Associations Between Alcohol Use and Homelessness with Healthcare Utilization Among Human Immunodeficiency Virus-Infected Veterans

The present article focused on human immunodeficiency virus (HIV)-infected veterans and the prevalence of homelessness and alcohol use among this population. Additionally, the study explored how homelessness and alcohol use were related to health care utilization. Participants were 839 HIV-infected veterans from the Veterans Aging 3-Site Cohort Study (VACS-8).

Key Findings:

  • The sample was almost completely male (98.8%) with two-thirds members of minority racial groups. The mean age of participants was 48.7 years.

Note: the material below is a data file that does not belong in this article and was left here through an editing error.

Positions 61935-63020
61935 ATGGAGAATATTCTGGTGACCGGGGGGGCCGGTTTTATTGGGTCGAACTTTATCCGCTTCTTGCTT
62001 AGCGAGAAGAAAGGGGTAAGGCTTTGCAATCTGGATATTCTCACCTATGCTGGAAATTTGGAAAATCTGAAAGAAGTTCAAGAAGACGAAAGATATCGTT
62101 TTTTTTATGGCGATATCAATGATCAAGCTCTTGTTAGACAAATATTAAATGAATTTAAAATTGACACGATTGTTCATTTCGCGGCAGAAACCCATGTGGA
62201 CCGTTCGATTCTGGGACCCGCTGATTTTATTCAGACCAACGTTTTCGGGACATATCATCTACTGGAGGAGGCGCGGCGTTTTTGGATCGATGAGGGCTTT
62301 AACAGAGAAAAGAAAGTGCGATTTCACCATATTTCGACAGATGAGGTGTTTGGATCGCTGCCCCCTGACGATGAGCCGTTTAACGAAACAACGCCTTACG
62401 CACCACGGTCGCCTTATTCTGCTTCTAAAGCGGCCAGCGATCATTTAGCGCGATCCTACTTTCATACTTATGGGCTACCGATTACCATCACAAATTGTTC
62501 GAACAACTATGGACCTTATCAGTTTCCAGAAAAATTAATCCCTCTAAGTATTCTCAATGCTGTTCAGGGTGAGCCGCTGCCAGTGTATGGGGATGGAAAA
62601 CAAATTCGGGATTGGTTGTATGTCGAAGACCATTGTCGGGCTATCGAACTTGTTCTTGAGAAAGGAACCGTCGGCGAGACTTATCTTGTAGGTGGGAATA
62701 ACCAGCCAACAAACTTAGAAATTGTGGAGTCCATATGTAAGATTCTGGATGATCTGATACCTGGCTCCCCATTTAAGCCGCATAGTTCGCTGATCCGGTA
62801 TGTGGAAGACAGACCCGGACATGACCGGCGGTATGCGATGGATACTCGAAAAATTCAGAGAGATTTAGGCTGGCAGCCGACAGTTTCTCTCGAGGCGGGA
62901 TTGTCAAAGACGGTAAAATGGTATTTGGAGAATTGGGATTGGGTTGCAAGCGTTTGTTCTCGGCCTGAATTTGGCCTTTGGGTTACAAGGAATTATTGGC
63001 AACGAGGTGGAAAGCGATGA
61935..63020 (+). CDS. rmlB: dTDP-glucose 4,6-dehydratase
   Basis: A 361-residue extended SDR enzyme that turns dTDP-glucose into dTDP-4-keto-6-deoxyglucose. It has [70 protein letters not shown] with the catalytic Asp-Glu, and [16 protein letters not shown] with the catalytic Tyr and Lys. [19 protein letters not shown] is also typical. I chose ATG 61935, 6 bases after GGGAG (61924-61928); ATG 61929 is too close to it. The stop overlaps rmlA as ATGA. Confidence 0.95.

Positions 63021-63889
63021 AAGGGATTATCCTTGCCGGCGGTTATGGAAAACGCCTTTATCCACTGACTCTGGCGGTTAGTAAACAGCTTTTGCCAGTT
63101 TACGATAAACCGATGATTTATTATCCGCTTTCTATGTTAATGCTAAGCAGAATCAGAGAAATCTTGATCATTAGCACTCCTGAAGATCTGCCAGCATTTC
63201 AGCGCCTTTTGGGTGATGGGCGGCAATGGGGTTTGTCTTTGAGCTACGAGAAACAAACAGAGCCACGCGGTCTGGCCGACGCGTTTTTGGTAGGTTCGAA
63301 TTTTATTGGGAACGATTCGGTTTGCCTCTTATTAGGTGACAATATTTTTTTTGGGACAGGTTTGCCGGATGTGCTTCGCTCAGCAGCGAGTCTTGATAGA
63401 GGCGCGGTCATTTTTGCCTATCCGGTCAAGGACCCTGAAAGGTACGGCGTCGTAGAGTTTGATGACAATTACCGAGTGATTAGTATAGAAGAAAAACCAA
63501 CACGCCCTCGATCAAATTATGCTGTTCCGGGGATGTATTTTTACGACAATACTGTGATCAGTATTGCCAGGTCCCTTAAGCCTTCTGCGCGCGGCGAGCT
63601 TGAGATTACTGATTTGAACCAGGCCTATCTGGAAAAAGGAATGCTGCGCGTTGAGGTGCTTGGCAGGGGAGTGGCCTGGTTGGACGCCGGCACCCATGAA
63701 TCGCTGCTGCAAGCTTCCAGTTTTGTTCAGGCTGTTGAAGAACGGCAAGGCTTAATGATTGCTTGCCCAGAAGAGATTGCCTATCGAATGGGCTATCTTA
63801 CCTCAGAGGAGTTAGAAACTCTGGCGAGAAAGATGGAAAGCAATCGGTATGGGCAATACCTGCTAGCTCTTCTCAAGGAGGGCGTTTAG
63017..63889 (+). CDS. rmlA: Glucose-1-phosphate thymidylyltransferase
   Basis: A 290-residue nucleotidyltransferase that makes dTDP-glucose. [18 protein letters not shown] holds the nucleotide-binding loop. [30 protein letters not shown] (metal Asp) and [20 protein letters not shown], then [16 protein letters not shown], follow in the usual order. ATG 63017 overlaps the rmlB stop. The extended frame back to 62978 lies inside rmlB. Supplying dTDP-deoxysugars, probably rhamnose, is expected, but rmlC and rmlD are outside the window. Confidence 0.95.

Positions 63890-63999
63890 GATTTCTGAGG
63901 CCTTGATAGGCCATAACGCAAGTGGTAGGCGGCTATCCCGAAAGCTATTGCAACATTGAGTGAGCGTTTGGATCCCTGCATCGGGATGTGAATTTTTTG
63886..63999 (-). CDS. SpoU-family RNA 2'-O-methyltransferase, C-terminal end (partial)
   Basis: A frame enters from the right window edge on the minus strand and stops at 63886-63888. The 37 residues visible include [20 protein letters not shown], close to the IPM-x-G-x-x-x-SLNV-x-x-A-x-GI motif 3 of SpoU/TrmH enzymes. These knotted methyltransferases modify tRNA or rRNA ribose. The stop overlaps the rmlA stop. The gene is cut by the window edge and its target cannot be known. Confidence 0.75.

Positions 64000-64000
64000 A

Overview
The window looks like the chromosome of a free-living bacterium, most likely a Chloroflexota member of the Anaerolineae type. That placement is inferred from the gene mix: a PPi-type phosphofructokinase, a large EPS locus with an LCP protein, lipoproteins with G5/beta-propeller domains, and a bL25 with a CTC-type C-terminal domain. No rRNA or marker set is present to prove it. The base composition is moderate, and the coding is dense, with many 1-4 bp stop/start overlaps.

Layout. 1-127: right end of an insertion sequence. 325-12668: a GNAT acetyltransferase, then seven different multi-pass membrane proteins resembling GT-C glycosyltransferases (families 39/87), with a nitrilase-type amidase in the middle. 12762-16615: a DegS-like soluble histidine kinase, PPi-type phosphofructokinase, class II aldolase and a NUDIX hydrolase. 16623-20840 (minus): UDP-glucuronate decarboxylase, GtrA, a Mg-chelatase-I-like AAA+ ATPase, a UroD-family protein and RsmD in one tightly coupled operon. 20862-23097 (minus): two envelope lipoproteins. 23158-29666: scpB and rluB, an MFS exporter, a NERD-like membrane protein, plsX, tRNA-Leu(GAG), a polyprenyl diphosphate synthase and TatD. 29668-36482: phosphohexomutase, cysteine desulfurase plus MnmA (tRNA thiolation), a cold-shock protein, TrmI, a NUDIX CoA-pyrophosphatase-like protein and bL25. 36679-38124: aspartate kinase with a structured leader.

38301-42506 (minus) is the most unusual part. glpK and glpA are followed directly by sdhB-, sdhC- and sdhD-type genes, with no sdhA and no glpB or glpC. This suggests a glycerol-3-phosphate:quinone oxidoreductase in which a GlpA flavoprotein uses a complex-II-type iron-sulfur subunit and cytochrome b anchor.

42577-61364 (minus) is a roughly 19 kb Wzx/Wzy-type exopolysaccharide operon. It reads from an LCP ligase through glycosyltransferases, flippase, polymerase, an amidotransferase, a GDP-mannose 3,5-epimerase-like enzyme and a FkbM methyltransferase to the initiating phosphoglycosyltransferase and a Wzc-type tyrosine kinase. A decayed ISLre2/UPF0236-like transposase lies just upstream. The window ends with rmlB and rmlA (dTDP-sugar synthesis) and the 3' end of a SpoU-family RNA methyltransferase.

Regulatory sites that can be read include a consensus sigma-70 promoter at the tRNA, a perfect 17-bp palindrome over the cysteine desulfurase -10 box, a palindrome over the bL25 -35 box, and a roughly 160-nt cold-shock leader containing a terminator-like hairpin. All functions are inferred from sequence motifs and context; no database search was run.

• Approximately one-third of the sample was either currently (7%) or previously (25.3%) homeless.
  • There were significant differences in rates of hazardous drinking reported by participants who had never been (17.3%) homeless and those who were currently (34.4%) or had been (26.4%) homeless.
  • A relationship was found between reports of fewer than two visits to an outpatient clinic and being a hazardous drinker and currently homeless when age, HIV severity, and drug use were controlled for in the analysis.
  • Prior homelessness was associated with a higher likelihood of being hospitalized in the past six months than was never being homeless.